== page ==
This is the second book in the Poker Face Series, the first is Poker Face. Ms Sturman has created a little piece of her own world in a British setting, and the results are incredible. Unlike the first, this story plays more to Ruby's internal struggles, making it wildly different from the first one. I'm not sure what's left for Ruby to explore, though I'm sure Ms Sturman is!

This book has as much conflict as you could ever want in a thriller, legal or not. In The Puppet Master (Poker Face), there's little of the legal, but a boatload of conflict, almost all due to Ruby herself, though there are villains, more easily despised than dealt with, to spice up the mix. I found myself quite anxious through the middle of the book as Ruby, Danny and Alessi work through a major course correction for her, largely because I couldn't figure out how she would get through it. Also, I wondered what would happen next, since it was too early in the book for this to be anything but the appetizer.

The main course, so to speak, was fully satisfying, and relieved almost all my tensions, and the dessert was a wonderful strawberry shortcake with a dollop of whipped cream atop. You may substitute your own favorite; it will be as satisfying to you.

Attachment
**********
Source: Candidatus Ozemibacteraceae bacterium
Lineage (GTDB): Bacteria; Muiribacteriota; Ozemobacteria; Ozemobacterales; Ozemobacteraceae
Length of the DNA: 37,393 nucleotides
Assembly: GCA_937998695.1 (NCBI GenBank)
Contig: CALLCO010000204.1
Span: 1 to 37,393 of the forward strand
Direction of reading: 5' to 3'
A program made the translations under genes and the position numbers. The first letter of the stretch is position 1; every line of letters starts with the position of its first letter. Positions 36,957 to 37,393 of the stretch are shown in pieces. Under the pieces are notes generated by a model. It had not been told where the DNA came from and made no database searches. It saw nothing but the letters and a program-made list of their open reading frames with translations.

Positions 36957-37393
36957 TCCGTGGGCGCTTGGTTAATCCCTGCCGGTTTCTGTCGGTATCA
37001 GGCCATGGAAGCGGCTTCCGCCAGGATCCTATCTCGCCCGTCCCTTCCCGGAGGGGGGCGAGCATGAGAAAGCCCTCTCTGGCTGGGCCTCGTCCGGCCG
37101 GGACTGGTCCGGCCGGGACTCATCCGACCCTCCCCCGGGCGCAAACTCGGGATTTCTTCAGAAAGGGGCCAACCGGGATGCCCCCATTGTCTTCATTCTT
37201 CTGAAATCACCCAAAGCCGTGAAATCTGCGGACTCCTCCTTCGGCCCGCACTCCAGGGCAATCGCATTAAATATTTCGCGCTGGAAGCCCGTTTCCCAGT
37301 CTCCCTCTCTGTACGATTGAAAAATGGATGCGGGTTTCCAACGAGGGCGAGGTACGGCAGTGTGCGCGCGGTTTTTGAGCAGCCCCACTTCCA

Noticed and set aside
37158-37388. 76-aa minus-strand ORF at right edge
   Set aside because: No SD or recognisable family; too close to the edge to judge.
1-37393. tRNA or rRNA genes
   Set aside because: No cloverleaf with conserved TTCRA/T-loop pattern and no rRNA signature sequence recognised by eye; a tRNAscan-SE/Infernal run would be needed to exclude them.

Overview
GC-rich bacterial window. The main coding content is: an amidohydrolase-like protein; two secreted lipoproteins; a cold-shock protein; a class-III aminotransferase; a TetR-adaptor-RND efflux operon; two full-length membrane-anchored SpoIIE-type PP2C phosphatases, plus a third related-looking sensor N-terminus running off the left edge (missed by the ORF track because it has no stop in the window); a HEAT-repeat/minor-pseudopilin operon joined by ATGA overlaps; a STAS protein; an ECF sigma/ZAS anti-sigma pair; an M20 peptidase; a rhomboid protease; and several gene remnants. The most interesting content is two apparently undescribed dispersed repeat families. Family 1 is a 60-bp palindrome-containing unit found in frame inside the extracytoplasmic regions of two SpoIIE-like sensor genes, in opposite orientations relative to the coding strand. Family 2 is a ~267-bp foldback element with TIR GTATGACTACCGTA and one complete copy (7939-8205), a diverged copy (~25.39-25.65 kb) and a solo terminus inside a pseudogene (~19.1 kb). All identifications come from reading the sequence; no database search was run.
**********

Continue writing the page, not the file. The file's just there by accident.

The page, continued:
The cover by Ivan Waldock is great and helps tie the series together.

I read Puppet Master on my Kindle, where it was easy to read. Like Poker Face, there are British phrasings and word choices, hardly surprising given Ms Sturman's British heritage, but none of them were more than a small bump in the road, so to speak. There are some grammar issues, mostly missing commas, that may cause someone like me to notice them, but should not interfere with enjoying the story. I opened it using Kindle for Mac; it was fine there as well.

I recommend Puppet Master to any reader looking for an intriguing thriller. If you're looking at this after having read Poker Face, what are you waiting for? If you haven't read Poker Face, this story will still work, but references may not make as much sense, and the relationships will be murky, I think.

Five Stars

Of course, you don't need to take my word for it, read these yourself and come to your own opinion. But I hope these comments intrigue you enough to look at these and perhaps purchase them your self... or something else by these authors.

The links are for the Kindle editions; if you are not a Kindle person, have no fear, just drop a note in the comments section and I'll find an alternate option for you. Any other comments are welcome as well.